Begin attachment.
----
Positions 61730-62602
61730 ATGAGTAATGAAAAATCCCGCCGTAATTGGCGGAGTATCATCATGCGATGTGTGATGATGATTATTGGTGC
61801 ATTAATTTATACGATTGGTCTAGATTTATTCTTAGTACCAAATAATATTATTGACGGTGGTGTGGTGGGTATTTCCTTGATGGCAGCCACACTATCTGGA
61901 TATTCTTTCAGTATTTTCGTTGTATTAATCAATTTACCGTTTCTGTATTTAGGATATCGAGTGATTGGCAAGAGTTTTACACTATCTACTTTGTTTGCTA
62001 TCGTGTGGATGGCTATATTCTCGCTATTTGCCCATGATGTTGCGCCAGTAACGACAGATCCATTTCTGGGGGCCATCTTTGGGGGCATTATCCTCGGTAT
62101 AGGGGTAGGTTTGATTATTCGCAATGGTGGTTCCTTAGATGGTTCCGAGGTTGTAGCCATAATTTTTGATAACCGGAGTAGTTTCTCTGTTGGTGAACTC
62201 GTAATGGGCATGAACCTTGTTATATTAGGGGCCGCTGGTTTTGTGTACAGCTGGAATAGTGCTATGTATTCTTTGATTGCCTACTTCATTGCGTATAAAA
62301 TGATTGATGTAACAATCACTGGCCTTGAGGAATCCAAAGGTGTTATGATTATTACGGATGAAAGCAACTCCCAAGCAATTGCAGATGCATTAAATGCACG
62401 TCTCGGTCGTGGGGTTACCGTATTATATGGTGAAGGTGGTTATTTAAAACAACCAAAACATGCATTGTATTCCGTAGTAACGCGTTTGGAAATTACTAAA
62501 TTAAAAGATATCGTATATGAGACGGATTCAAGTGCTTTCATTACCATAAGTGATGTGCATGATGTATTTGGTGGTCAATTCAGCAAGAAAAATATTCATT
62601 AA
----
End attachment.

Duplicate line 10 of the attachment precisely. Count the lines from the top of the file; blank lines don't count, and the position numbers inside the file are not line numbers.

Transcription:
62501 TTAAAAGATATCGTATATGAGACGGATTCAAGTGCTTTCATTACCATAAGTGATGTGCATGATGTATTTGGTGGTCAATTCAGCAAGAAAAATATTCATT